Torresso: No, there weren’t any taught when I was in school. This may sound funny, but I just look at a person, and wait for a vision to show me how to get from point A to point B. I’ve studied under a lot of amazing people, and I’m constantly staying up on new makeup and esthetics techniques—I’ll look up ideas online, and I read a lot of industry magazines. With a given patient, I usually end up blending several different techniques, though I do tend to stick to brands formulated for sensitive skin. Everything I’ve ever learned in the industry has helped to prepare me for this work.

Do you work with patients before they’ve undergone reconstructive surgery, or after?

It really depends on each situation; everything is very customized. I spend a lot of time with patients, and also work closely with their doctors to make sure I’m not overlooking anything, and that none of my services will further harm or damage their skin. I might do a makeover prior to a surgery so patients can get an idea of what we’re going for. If people aren’t comfortable with makeup, we’ll focus on their hair or wardrobe.

How exactly do you handle the emotional component of your work?

I’ve suffered from domestic abuse and other trauma that has left me feeling helpless, but I’ve learned how to heal those emotional barriers and scars to become happy and successful. I pour into others what I needed in my past. I know from experience that healing is perception—makeovers are not band-aids; there has to be an emotional component. I know victims who stop washing their faces because they don’t feel pretty enough to look in the mirror to do it. Through this work, people come to see their inner selves as this new, improved person, and also believe it, and know that’s who they really are. The mind has to match what the eye is seeing.

How do you help traumatized victims harness this kind of confidence?

I’ve developed a lot of emotional coaching techniques to form my own self-esteem workshops. Everybody who has endured trauma needs somebody to tell them, ‘This is not the end; this does not define who you are or what you do.’ There’s always a lot of room for moving forward, but it’s a choice that you have to make. You have to seek positive influences and be aware that in every moment, you’re either influencing other people or being influenced.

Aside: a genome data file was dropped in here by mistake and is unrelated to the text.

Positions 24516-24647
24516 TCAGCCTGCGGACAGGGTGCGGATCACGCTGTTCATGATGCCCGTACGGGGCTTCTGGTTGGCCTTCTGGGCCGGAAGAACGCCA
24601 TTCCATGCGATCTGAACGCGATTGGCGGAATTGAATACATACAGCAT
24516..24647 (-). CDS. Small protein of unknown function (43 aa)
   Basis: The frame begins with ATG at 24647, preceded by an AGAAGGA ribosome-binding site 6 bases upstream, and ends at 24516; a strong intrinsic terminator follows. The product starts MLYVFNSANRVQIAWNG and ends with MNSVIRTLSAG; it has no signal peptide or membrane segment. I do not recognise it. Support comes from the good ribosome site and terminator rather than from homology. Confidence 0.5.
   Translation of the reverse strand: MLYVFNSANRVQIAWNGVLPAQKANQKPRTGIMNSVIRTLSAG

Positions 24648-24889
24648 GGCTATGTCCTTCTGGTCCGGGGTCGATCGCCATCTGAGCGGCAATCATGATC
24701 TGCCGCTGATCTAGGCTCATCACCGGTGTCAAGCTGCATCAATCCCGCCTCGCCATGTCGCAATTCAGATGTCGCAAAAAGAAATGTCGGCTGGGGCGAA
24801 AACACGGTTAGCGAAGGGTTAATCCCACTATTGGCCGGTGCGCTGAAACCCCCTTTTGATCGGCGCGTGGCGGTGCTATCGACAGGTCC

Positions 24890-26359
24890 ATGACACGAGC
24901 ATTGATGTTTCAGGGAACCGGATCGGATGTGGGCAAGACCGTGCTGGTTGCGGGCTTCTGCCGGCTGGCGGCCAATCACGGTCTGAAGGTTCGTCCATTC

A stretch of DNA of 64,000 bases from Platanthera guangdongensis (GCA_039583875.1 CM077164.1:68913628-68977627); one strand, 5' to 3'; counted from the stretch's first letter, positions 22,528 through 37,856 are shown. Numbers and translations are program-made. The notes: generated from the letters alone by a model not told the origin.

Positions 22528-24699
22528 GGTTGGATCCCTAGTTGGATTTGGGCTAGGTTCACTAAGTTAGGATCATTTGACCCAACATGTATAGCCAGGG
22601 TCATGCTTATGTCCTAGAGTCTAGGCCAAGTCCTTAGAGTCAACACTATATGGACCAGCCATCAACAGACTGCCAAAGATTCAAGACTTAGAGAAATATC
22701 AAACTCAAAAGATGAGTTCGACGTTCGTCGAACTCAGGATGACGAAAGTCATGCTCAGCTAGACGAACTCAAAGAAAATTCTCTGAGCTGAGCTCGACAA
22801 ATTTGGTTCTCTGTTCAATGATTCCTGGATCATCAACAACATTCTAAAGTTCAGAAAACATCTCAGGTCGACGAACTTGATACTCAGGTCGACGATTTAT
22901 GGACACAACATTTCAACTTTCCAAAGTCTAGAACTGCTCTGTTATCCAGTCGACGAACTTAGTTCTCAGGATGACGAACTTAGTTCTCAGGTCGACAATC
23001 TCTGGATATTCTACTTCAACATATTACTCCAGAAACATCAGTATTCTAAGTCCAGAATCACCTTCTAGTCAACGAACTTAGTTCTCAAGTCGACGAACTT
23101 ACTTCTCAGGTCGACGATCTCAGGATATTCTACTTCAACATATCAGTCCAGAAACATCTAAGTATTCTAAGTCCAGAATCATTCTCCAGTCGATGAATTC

How do you spread word about your services?

I’m not afraid to approach hospital administrators and talk to them about the importance of this work. Not only does it benefit patients, but it creates positive buzz for the hospital; it’s a growing field. I also have the most amazing patients. For instance, Jared Estes, the very first trauma victim I ever worked with, had more than 13 reconstructive surgeries following a drunk-driving accident that killed his wife—but he has such a wonderful attitude that you’d never know how he has suffered. He does speaking engagements about drunk-driving and recovery, and has done wonders to help spread the word about my services.

What’s on the horizon for you and your company?

I hope to travel out of the state and country to work with more trauma survivors, and am looking to partner with certain non-profits to make mission trips to help people in disaster areas. I’m also fighting to get my services covered by patients’ insurance, and I’m in the editing phases of a memoir titled Pain in My Purpose. It’s a tell-all about my own journey bouncing back from debilitating trauma. I hope to release it in 2014. It’s pretty intense, but I think it will provide hope to a lot of people, in and out of trauma units.